Hancock County Shelter and Food Pantry Struggles to Keep Shelves Stocked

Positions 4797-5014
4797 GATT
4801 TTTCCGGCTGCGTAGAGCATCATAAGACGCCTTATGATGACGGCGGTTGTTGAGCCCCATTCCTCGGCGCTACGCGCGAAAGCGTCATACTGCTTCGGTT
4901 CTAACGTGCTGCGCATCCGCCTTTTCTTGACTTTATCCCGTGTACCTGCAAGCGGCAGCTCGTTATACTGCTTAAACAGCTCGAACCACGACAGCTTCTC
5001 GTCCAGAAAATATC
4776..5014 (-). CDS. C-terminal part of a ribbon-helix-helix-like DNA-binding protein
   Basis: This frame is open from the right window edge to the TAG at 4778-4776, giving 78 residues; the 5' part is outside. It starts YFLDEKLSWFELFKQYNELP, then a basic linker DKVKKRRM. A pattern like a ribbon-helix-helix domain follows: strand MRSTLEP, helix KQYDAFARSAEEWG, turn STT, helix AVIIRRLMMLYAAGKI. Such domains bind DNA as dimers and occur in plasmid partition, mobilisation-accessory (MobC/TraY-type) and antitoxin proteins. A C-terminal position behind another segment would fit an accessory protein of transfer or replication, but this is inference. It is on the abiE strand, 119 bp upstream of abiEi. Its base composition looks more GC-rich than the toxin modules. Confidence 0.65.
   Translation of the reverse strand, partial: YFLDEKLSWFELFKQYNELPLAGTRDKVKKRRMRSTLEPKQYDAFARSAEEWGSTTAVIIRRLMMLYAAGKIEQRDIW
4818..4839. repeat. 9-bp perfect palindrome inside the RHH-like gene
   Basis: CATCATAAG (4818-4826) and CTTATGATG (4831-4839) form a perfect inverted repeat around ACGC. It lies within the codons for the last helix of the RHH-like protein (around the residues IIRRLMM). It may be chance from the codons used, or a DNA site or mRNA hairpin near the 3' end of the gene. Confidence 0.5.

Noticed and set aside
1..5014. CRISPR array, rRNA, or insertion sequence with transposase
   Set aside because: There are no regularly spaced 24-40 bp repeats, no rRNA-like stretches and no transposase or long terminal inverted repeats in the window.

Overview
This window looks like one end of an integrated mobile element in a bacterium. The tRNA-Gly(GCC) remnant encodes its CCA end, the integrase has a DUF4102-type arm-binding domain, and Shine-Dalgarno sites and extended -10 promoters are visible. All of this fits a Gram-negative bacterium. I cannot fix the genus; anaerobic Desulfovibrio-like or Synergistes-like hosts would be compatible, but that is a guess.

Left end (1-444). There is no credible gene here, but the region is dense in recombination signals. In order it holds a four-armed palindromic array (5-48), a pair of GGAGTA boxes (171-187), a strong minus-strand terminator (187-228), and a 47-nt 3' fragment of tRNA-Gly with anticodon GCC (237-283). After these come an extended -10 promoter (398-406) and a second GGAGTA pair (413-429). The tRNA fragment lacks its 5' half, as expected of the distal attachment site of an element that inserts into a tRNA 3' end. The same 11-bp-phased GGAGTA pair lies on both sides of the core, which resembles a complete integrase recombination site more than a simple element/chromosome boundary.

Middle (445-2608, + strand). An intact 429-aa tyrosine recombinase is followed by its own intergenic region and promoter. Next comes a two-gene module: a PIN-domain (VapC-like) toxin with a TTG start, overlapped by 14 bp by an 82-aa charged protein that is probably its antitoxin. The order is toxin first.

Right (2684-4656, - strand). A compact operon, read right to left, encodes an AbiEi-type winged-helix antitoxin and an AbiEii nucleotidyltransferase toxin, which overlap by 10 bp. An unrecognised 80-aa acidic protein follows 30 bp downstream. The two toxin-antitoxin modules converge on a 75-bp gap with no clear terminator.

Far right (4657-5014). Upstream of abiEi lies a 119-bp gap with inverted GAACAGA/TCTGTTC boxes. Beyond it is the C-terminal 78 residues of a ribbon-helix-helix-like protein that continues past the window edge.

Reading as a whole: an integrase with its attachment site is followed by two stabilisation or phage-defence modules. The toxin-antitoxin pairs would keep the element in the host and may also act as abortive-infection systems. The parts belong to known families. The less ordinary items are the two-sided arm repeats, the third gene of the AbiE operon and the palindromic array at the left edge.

In a bad economy everyone makes sacrifices, but for people who struggle in good economic times, it only gets worse.”These kids were like, can we have the leftovers? Little kids, hungry. We’ve got little kids, hungry,” Said H.O.M.E Inc Board Member, Beth Taylor.Sister Lucy Poulin said, “If anyone is without, it’s like someone in our family is without.”Homeworker’s Organized for More Employment, H.O.M.E. Inc, has been helping people in Hancock County for over 40 years, but with unemployment in the area on the rise, most of their supply is gone.”The first thing we need to do is stock the shelves so we can feed the people, it’s the most important thing right now,” said Taylor.Recently, mills in the area shutdown, causing people to flock to the shelter for food and a place to sleep. Now, with over 30 people looking for food everyday, the shelves are bare. Even people who used to donate even $5 a year, find their pockets empty. H.O.M.E Inc. Bookkeeper, Mary Mahan said, “We can’t count on them anymore, where we used to be able to count on them and the donations have gone down quite a lot.”On Sunday, August 19th, H.O.M.E. Inc will hold it’s annual charity auction. They will auction everything from furniture and clothing, to two cars and a boat. They hope to raise enough money to stock up on the necessities. “It helps with the food bank, it helps with our soup kitchen, we utilize it in anything we can,”said Mahan.Recently, employees have been giving up their paychecks in order to give back to those who need it more.”We’re not on vacation, we’re here 365 days a year, 7 days a week with shelters full and children hungry,” Taylor said.The auction will take place August 19th, from 9 – 5 PM on Schoolhouse Road in Orland, across from the Orland Fire Department.